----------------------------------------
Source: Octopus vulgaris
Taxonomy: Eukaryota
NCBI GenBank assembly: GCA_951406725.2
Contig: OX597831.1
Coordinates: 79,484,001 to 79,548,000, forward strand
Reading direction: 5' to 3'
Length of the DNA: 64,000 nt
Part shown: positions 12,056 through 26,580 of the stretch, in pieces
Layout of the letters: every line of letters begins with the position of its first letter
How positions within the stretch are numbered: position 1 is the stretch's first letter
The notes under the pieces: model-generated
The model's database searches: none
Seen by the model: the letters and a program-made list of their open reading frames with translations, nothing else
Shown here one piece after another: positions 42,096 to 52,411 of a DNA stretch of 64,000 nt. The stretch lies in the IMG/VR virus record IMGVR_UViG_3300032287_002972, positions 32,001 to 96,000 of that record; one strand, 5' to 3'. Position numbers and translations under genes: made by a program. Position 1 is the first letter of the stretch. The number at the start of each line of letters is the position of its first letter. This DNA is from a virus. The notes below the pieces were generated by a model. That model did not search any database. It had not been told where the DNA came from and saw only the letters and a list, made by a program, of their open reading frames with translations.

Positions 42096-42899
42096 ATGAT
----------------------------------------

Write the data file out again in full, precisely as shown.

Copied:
Source: Octopus vulgaris
Taxonomy: Eukaryota
NCBI GenBank assembly: GCA_951406725.2
Contig: OX597831.1
Coordinates: 79,484,001 to 79,548,000, forward strand
Reading direction: 5' to 3'
Length of the DNA: 64,000 nt
Part shown: positions 12,056 through 26,580 of the stretch, in pieces
Layout of the letters: every line of letters begins with the position of its first letter
How positions within the stretch are numbered: position 1 is the stretch's first letter
The notes under the pieces: model-generated
The model's database searches: none
Seen by the model: the letters and a program-made list of their open reading frames with translations, nothing else
Shown here one piece after another: positions 42,096 to 52,411 of a DNA stretch of 64,000 nt. The stretch lies in the IMG/VR virus record IMGVR_UViG_3300032287_002972, positions 32,001 to 96,000 of that record; one strand, 5' to 3'. Position numbers and translations under genes: made by a program. Position 1 is the first letter of the stretch. The number at the start of each line of letters is the position of its first letter. This DNA is from a virus. The notes below the pieces were generated by a model. That model did not search any database. It had not been told where the DNA came from and saw only the letters and a list, made by a program, of their open reading frames with translations.

Positions 42096-42899
42096 ATGAT